Scientists at the MRC BNDU are involved with a wide variety of outreach activities throughout the year, from visiting schools and participating in science festivals to hosting patient groups and work-experience placements in the labs.

The MRC BNDU is keen to facilitate understanding of what scientists do (and how they do it), ultimately working towards a culture where increased dialogue means that society can benefit more fully from scientific research outcomes. We are eager to help attract as many school pupils and University students as possible into careers in STEM (Science, Technology, Engineering and Mathematics). In particular, given the sparseness of computational modelling groups in the UK, we welcome University student placements in this area of research.

Case studies of some recent outreach activities are profiled here. For more information about our outreach programme, please contact Prof. Peter Magill (peter.magill@pharm.ox.ac.uk)

Please note that, for work-experience placements in a lab-based environment, the Unit can only host persons who are 16 years of age or older at the start of the work experience period.

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Schools' Open Day at the Unit



An annual event, Years 10-12 pupils from local secondary schools are invited to the Unit to see medical research for themselves. Our scientists put down their tools for the day, and talk with small groups of pupils about Unit research and what it’s like to be a scientist. We host a range of practical actvities, such as using microscopes to spot different types of nerve cell and the connections they use to pass messages, or trying out magnetic stimulation of the human brain, or using computers and mathematical tools to model the interactions of nerve cells. We also lead interactive discussions around a broad range of topics, from how the electrical activity of nerve cells is recorded to why animals are used in medical research. Schools Day often leads to individuals coming back for periods of work experience. In addition to our annual Schools Day, we also host open days that are tailored for specialised groups of school pupils, such as those enrolled with the charity Generating Genius.


Widening Access and Participation in STEM


The Unit champions several schemes that are designed to support secondary-school pupils progress into university degrees and careers in science, technology, engineering and mathematics (STEM). As part of our innovative work-experience placement scheme, visiting pupils work alongside Unit scientists and receive personalised mentoring to gain practical skills and to learn more about key concepts and challenges in neuroscience and medical research. Working together with our partners, including charities such as in2scienceUK, our pupil mentees also receive guidance on university applications, wider information about STEM careers, and training in transferable skills.  Please note that, for work-experience placements in a lab-based environment, the Unit can only host persons who are 16 years of age or older at the start of the work experience period.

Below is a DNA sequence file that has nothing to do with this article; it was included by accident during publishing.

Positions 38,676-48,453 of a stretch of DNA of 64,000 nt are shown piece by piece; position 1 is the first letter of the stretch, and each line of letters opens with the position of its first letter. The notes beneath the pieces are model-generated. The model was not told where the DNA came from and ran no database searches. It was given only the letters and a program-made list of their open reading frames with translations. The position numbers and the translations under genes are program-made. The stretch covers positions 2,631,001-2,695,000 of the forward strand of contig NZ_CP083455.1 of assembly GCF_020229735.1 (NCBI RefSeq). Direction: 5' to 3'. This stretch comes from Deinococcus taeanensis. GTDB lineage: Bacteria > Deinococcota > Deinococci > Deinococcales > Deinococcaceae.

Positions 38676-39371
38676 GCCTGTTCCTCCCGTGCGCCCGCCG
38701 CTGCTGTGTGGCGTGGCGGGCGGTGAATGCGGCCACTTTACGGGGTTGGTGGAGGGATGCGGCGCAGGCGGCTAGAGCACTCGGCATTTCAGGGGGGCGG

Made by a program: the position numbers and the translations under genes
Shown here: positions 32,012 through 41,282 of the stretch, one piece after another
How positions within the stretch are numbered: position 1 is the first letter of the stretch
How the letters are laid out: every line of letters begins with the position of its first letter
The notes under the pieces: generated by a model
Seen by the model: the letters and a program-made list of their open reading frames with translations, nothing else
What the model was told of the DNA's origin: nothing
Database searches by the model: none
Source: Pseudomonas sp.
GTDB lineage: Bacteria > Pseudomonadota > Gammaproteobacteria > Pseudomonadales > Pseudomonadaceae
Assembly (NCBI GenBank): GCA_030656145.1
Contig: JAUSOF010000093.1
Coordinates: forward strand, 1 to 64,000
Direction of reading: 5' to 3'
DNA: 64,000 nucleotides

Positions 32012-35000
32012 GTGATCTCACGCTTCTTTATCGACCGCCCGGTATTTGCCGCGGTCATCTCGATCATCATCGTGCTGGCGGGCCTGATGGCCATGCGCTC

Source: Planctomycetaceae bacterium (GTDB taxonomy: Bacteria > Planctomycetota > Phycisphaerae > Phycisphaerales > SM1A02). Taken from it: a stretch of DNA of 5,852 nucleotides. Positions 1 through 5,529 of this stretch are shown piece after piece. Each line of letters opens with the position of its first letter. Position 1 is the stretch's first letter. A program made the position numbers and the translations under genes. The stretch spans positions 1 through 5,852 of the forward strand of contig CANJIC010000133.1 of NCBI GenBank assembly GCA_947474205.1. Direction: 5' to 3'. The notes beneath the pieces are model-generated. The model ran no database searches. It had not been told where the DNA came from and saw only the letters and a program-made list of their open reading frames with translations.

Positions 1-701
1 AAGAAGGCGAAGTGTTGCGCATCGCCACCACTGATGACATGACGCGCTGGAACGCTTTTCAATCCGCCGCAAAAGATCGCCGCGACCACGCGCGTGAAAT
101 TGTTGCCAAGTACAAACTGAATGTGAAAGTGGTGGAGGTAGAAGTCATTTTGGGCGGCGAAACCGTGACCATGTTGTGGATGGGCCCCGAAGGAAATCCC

Showcasing Science


Unit staff and students often talk about science at events held outside our labs. Our engagement activities include site vists to local schools and charity groups, as well as volunteering at science festivals, such as the Cheltenham Science Festival, the Oxfordshire Science Festival and the MRC Festival of Medical Research, where we talk with diverse audiences about the brain, neuroscience and biomedical research.

Reseach using Animals

The use of animals is vitally important for the Unit’s science, and we are committed to communicating - in an open and transparent way - exactly when, how and why we use animals in brain research. In the BNDU, some of our research uses small rodents, and our work adheres to and promotes the exacting standards set by the regulatory frameworks that are in place in the UK and wider Europe. Most of our outreach activities provide opportunities for the public to learn more about research using animals. Both the Medical Research Council and the University of Oxford have signed up to the Concordat on Openness on Animal Research.  

Patient Engagement and Involvement


Our research is designed to provide substantial advances in the understanding of how the brain works (or its 'function'). This knowledge helps us to work out what occurs when the brain does not work properly ('dysfunction'), such as in diseases. The work of several BNDU Groups is focussed on neurodegenerative disorders of the brain, especially Parkinson’s disease (PD) which is characterised by difficulties in movement and thought. Unit members often coordinate research and outreach activities with the national charity Parkinson’s UK, and we host patients and their carers and families in our labs, so that they can see some Parkinson's research in action. The Unit is also a key contributor to the Oxford Parkinson’s Disease Centre.